Back Water

This morning was bright and warm.  For the second day in a row my first job was cleaning up animal droppings – this time hedgehog.

We had a couple of swing bridges to deal with before the Lathom Junction where we joined the Rufford Branch of the Leeds and Liverpool Canal. We were faced immediately with locks and a swing bridge.  Before I’d even started to work out what we needed to do, a lock keeper appeared.  He was very pleasant and patient.  He told us that we would meet quite a variety of different lock hardware on this section of the canal – he wasn’t wrong.

This section of canal is less well used than some of the ones we’ve been on recently. It’s supposed to be possible for two wide-beam narrowboats to pass here – doesn’t look like it to me.

Narrow Overgrown Canal with Swans
There’s Hardly Enough Room to Pass a Family of Swans

Nature is doing its best to take back some control of the canals.  Some of the lock gate arms are metal, but the wooden ones attract bracket fungus.

Lock Gate with Bracket Fungus
Lock Gate with Bracket Fungus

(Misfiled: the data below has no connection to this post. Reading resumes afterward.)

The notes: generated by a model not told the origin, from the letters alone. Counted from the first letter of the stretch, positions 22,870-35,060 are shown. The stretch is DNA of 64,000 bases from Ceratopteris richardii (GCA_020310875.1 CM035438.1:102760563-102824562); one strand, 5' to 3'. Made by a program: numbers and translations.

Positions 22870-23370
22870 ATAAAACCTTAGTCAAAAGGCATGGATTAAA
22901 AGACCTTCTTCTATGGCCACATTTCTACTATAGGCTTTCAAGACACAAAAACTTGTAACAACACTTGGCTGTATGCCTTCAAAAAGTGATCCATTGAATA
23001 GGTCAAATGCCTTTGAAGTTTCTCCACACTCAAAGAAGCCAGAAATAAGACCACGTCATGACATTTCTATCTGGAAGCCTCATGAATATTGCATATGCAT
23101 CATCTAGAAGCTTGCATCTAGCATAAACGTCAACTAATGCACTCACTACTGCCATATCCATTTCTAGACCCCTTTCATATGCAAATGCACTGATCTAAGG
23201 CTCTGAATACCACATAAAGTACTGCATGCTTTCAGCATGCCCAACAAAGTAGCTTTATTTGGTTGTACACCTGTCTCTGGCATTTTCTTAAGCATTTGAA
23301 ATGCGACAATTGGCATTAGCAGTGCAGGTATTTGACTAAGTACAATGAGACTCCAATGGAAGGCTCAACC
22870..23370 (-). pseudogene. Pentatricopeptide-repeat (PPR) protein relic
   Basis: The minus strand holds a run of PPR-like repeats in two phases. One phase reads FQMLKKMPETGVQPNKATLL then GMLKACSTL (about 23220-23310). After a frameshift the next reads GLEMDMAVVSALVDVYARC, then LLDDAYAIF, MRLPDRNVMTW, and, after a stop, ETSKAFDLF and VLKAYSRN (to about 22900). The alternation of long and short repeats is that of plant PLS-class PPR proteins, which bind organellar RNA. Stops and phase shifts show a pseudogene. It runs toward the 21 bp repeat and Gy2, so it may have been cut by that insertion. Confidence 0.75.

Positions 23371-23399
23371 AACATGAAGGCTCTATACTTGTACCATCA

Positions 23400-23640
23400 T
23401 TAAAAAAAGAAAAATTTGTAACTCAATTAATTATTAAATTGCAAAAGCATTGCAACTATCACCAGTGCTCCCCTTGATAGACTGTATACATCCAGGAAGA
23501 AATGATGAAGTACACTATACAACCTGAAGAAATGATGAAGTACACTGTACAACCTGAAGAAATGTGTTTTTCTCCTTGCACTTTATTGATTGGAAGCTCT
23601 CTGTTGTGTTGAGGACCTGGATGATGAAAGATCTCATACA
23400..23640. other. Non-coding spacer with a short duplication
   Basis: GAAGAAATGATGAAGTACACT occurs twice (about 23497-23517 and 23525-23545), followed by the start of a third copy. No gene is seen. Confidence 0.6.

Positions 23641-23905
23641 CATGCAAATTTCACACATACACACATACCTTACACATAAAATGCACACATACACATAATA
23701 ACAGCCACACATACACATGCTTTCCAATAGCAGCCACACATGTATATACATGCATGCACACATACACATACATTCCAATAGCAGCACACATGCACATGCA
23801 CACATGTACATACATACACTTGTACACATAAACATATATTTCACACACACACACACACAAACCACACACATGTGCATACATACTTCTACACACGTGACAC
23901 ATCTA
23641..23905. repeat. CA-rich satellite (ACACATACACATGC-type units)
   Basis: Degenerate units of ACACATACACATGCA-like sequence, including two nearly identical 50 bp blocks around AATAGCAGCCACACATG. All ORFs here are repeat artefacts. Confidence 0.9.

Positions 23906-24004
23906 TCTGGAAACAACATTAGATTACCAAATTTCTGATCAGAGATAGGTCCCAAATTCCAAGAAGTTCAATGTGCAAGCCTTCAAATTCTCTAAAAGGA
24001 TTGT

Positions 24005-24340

We stopped for the day at a quiet spot knowing that we only have a few miles, one lock and a swing bridge to do before the day after tomorrow.  The weather forecast is threatening a soaking for most of tomorrow, so being able to sit it out will be a boon.

I had my nearly regular Jitsi Meet chat with former colleagues in the afternoon. The retired GITS (GeoSciences IT Support) and some current GITS used to meet for pizza in the days before you know what.  The plus side of the virtual option is that I can still attend from remote locations.

Afterwards I walked down the towpath to see if we should move on from our mooring.  If you go looking by boat, it is very hard to decide against and come back.  On this occasion staying put was the right choice.  On the walk I saw that the towpath was also little used on this section.

Overgrown Towpath
Towpath: Fortunately these are not Nettles

In preparation for the ride on the Ribble, I decided to streamline the boat.  This is more about not having to worry about things flapping about, or falling off the roof.  I completely removed the “pram cover” from the back end of the boat and stowed the various parts inside.

Bartimaeus without Pram Cover
Bartimaeus with Pram Cover and Cratch Cover Stowed

I was surprised at how much clearer the view from the driving position is when the folded cover isn’t there.  It feels like a different boat.

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